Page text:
Hurry by Marie Howe
We stop at the dry cleaners and the grocery store
and the gas station and the green market and
Hurry up honey, I say, hurry,
as she runs along two or three steps behind me
her blue jacket unzipped and her socks rolled down.
Where do I want her to hurry to? To her grave?
To mine? Where one day she might stand all grown?
Today, when all the errands are finally done, I say to her,
Honey I’m sorry I keep saying Hurry–
you walk ahead of me. You be the mother.
And, Hurry up, she says, over her shoulder, looking
back at me, laughing. Hurry up now darling, she says,
hurry, hurry, taking the house keys from my hands.
In Praise of Wasting Time
I got enthusiastic about this topic after a friend shared a book she was reading: In Praise of Wasting Time by Alan Lightman, an MIT prof who is both a physicist and a novelist. Since I was creating themes for my Wellspring Webinars I thought this might be worth exploring. Besides, it took me back to my 40th Birthday when I gave each one of my birthday dinner friends a copy of Brenda Ueland’s book If You want to Write: A book about Art, Independence and Spirit
Brenda wrote this book in the 1930’s and it was where I learned about the value of moodling. She was the ultimate encourager that everyone is Talented, Original and Has Something Important to Say. (writing is her metaphor and for writers this book is always on the best writing guides list, but as she says it applies to any art form or creative act that interests you.)
And how do we find our gifts, our inspiration, our muses and so forth? Through moodling, of course. Sure you can turn up at the work bench everyday using will power and critiques of yourself but she is a believer that inspiration for creativity and living well comes through moodling. Moodling is slow, quiet time. Doing nothing important, by the world’s standards, at all. Simply day dreaming at your work bench or spending an hour watching the leaves flutter in the wind.
One of her moodling practices was taking a solitary 5-6 mile walk everyday. Another was listening, really listening to favourite music and so forth. She was insistent that this was part of the plan to get better at whatever you do, in the same way that she was also insistent that if you want to write that you do so everyday.
Illness gives us a chance to experience our life in a different way. We can, if we choose, re-examine all the things we took for granted and possibly decide to try new things, or do old things in a different way. New ways of eating, moving our body, how we connect with others, work, hobbies, every aspect of our life is suddenly under a wide angle microscope. We get forced downtime which can be hard to deal with at first, yet, wise people in the world, from the oldest traditions, to our contemporaries in science, business, medicine and the arts all speak of the need for quiet and reflective time.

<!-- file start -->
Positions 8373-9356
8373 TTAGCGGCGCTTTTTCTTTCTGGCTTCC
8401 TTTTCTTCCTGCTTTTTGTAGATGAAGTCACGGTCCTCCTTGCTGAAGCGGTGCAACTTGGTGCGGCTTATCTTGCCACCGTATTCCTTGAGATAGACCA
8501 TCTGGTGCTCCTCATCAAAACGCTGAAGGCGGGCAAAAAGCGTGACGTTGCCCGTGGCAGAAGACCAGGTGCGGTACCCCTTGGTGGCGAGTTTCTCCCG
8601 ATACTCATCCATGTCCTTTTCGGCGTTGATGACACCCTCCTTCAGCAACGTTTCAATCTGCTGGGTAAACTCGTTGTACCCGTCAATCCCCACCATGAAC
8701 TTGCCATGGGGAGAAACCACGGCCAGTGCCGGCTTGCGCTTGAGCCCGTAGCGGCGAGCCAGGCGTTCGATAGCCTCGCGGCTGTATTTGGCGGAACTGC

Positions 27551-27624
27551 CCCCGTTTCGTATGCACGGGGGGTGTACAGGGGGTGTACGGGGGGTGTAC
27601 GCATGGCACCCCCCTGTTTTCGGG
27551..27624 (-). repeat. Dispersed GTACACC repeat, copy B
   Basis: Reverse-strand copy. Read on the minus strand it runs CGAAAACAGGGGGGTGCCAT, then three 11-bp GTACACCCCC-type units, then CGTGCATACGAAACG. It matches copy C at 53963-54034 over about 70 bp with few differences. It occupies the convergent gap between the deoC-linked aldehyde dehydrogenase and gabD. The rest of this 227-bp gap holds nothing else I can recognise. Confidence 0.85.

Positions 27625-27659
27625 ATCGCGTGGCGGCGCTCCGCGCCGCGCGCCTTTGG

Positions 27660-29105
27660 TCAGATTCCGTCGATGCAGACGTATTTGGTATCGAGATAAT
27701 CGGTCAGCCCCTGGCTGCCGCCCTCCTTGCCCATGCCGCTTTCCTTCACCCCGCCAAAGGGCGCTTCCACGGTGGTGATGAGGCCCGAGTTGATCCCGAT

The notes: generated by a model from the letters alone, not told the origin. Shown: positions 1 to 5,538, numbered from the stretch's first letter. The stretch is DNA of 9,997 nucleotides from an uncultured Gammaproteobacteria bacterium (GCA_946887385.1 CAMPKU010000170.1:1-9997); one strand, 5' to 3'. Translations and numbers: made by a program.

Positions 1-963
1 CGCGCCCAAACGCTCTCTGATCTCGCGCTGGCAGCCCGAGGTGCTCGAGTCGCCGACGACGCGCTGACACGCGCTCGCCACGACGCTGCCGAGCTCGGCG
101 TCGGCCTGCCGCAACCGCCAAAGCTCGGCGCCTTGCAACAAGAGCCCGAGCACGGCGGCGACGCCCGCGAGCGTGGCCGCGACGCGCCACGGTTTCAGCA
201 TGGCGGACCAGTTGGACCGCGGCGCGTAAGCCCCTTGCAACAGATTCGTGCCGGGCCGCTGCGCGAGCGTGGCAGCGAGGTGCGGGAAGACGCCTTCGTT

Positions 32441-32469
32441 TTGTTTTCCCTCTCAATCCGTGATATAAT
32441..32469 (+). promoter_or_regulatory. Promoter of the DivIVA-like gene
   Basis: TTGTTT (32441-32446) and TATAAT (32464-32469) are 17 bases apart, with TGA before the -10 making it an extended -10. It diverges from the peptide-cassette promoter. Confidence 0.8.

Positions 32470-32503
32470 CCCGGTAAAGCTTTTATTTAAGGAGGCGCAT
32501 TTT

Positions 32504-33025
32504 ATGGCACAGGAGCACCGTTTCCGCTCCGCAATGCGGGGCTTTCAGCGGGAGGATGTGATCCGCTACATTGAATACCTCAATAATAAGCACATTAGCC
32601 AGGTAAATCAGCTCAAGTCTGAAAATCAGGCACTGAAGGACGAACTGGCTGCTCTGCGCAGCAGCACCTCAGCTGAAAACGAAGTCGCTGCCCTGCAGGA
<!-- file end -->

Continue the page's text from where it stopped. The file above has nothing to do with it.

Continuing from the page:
It is important to build quiet moodling time directly into our calendars. You have no idea how hard this is for me. Not because I don’t want to and not because of lack of knowledge of its importance, but more from “if there is time left over” I will…and there never seems to be time left over.
So I am on my own mission to resurrect my moodling time. For years I chose Sunday – the entire day- for the sole purpose of unstructured time. I got to read, bike, photograph, take long walks, write, visit with a friend, read poetry, and play the piano, daydream, and so on. Even though I am no longer the example, I have the longing and motivation to keep trying.
Not surprisingly, my favourite yoga teacher and my meditation teacher emphasize the gentle art of yoga and meditation. Both of them recently reminded their participants not to be aggressive or push too hard but to be gentle and allow our emotional state to relax so we can benefit from the practice rather than pushing for results. And never ever to be chasing and comparing ourselves to others, but just working gently with what we have and who we are.
Back to Alan Lightman, our MIT physicist.
He reminds us that focusing on the urgency of making every moment count has affected all of our lives, including crammed schedules, speed of appointments, jobs, getting and spending. (I will add ill health to that list) His experience and research demonstrates that we all need activities for fun and amusement. “Time to let the mind rest and daydream…mental downtime is having the space and freedom to wander about the vast hallways of memory and contemplate who we are. Downtime is when we can ponder our past and imagine our future. Downtime is when we can repair ourselves.”
He ultimately discovered, like many great inventors, scientists and sages, “the need for unscheduled time, the need for an inner life, the need for space without time.” Wasting time engaged in self reflection, day dreaming, doodling, gazing at the ocean are all variations of moodling and it is not uselessness. “It may be the most important occupation of our minds,”according to Lightman.
1:) We are all different. I have no idea what is best for you. What I do know is when I make quiet time for myself and create spaces in my busyness I do better, feel better, and ultimately get more satisfaction and contentment in daily life.
2:) Thank you once again for all your encouraging words that you kindly send to me. You, dear readers, have held the course with me for several weeks. A deep bow to you all.
3:) I hope you enjoy these beautiful late summer and early fall days. This is my favourite time of all. Let’s not miss it. Warmly, Trudy